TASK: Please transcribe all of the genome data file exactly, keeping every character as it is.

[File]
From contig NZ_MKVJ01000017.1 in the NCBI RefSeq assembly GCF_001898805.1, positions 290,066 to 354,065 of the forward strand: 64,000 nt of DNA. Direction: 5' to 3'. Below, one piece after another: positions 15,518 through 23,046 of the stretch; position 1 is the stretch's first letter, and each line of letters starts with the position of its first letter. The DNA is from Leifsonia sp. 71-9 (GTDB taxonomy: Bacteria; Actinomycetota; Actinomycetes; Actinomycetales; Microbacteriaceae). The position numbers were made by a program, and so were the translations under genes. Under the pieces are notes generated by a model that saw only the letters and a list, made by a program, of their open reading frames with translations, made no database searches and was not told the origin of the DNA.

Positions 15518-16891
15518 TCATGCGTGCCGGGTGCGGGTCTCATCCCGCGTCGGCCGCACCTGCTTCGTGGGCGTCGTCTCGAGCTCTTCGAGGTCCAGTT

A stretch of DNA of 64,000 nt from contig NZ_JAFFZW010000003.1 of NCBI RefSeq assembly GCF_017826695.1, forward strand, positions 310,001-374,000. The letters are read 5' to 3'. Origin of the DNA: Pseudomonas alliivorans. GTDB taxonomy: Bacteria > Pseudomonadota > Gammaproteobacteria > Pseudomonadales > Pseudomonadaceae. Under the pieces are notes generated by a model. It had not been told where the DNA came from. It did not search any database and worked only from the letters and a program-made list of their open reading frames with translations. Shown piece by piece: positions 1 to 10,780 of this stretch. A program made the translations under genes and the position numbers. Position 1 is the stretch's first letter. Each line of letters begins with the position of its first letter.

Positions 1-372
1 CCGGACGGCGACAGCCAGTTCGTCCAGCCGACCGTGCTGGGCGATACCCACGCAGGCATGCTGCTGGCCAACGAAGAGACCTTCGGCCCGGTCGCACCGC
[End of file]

From contig NZ_MKVJ01000017.1 in the NCBI RefSeq assembly GCF_001898805.1, positions 290,066 to 354,065 of the forward strand: 64,000 nt of DNA. Direction: 5' to 3'. Below, one piece after another: positions 15,518 through 23,046 of the stretch; position 1 is the stretch's first letter, and each line of letters starts with the position of its first letter. The DNA is from Leifsonia sp. 71-9 (GTDB taxonomy: Bacteria; Actinomycetota; Actinomycetes; Actinomycetales; Microbacteriaceae). The position numbers were made by a program, and so were the translations under genes. Under the pieces are notes generated by a model that saw only the letters and a list, made by a program, of their open reading frames with translations, made no database searches and was not told the origin of the DNA.

Positions 15518-16891
15518 TCATGCGTGCCGGGTGCGGGTCTCATCCCGCGTCGGCCGCACCTGCTTCGTGGGCGTCGTCTCGAGCTCTTCGAGGTCCAGTT

A stretch of DNA of 64,000 nt from contig NZ_JAFFZW010000003.1 of NCBI RefSeq assembly GCF_017826695.1, forward strand, positions 310,001-374,000. The letters are read 5' to 3'. Origin of the DNA: Pseudomonas alliivorans. GTDB taxonomy: Bacteria > Pseudomonadota > Gammaproteobacteria > Pseudomonadales > Pseudomonadaceae. Under the pieces are notes generated by a model. It had not been told where the DNA came from. It did not search any database and worked only from the letters and a program-made list of their open reading frames with translations. Shown piece by piece: positions 1 to 10,780 of this stretch. A program made the translations under genes and the position numbers. Position 1 is the stretch's first letter. Each line of letters begins with the position of its first letter.

Positions 1-372
1 CCGGACGGCGACAGCCAGTTCGTCCAGCCGACCGTGCTGGGCGATACCCACGCAGGCATGCTGCTGGCCAACGAAGAGACCTTCGGCCCGGTCGCACCGC